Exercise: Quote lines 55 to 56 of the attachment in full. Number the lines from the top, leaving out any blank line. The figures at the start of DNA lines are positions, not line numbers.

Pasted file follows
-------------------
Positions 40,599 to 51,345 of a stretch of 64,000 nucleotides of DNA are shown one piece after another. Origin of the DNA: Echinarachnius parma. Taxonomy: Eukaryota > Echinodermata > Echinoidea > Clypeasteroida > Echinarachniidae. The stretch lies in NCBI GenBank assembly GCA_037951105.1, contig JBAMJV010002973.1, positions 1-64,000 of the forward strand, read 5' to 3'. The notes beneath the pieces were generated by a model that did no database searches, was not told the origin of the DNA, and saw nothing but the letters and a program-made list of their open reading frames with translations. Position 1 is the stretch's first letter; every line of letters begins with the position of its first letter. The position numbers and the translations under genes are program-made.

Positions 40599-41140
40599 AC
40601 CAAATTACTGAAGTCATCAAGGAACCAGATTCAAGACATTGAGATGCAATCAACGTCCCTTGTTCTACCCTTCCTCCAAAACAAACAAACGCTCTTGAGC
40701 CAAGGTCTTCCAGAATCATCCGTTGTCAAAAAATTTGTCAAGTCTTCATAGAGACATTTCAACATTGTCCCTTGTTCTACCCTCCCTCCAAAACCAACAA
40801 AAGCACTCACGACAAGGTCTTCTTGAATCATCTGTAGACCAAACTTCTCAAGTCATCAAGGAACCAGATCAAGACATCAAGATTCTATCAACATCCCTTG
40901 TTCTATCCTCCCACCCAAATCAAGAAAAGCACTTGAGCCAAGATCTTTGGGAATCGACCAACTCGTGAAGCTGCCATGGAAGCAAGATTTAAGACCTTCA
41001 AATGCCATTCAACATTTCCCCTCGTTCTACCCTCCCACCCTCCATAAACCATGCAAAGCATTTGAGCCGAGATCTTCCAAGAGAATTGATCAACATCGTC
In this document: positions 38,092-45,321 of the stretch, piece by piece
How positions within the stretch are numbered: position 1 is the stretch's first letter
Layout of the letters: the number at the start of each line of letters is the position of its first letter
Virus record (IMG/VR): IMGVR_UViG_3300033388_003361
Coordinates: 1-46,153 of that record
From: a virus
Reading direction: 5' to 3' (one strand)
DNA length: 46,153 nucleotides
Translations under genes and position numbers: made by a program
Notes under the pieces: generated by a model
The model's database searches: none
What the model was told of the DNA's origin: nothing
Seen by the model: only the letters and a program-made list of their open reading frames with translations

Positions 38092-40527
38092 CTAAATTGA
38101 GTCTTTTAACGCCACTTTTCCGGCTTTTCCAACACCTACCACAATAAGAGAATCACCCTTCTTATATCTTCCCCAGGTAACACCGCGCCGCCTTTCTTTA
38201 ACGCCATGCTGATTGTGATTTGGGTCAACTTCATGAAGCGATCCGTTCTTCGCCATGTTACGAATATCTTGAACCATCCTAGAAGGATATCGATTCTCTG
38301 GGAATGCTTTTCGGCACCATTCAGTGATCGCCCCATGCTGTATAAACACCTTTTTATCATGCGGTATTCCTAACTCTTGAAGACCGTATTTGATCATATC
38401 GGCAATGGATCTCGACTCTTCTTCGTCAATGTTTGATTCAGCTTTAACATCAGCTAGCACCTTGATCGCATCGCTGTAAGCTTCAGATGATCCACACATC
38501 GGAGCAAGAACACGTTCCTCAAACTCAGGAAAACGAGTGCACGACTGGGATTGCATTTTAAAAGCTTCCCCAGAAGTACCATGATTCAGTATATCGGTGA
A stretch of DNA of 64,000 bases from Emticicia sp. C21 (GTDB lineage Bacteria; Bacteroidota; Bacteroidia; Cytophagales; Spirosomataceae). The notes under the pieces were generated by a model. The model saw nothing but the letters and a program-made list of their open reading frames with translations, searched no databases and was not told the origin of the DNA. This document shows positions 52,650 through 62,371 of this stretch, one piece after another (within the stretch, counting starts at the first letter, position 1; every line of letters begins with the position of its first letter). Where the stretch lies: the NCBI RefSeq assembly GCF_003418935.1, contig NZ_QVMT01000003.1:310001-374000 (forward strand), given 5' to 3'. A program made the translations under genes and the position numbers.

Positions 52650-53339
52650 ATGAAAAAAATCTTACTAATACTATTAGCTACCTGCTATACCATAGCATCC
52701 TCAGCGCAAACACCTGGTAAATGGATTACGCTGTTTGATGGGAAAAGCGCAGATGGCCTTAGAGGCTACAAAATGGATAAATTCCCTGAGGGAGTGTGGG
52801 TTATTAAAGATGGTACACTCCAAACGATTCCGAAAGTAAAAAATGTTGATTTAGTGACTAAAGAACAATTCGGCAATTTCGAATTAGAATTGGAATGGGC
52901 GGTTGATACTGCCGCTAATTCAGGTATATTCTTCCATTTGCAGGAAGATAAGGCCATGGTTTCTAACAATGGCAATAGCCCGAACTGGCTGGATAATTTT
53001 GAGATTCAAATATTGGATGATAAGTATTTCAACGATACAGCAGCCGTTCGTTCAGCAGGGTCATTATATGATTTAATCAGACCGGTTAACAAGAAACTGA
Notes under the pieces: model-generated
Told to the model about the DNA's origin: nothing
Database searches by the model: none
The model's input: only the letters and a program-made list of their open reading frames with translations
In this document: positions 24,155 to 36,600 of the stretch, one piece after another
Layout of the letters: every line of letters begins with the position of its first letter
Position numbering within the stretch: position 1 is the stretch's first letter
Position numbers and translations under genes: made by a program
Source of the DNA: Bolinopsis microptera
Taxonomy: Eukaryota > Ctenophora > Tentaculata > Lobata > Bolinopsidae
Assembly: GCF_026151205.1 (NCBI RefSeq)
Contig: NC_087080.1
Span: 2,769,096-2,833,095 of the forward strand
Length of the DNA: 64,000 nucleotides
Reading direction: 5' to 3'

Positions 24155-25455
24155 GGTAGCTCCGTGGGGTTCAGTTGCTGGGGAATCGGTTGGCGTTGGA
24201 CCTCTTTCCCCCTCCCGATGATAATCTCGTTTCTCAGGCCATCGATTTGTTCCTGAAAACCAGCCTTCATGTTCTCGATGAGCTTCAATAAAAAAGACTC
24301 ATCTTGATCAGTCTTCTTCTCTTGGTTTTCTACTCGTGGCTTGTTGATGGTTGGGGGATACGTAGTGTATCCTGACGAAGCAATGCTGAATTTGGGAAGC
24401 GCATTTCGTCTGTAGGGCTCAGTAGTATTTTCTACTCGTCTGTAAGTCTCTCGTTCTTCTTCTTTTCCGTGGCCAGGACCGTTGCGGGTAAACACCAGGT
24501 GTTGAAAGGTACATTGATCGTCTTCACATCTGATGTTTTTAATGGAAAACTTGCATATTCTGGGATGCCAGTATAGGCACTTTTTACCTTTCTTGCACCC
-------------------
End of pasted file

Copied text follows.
24401 GCATTTCGTCTGTAGGGCTCAGTAGTATTTTCTACTCGTCTGTAAGTCTCTCGTTCTTCTTCTTTTCCGTGGCCAGGACCGTTGCGGGTAAACACCAGGT
24501 GTTGAAAGGTACATTGATCGTCTTCACATCTGATGTTTTTAATGGAAAACTTGCATATTCTGGGATGCCAGTATAGGCACTTTTTACCTTTCTTGCACCC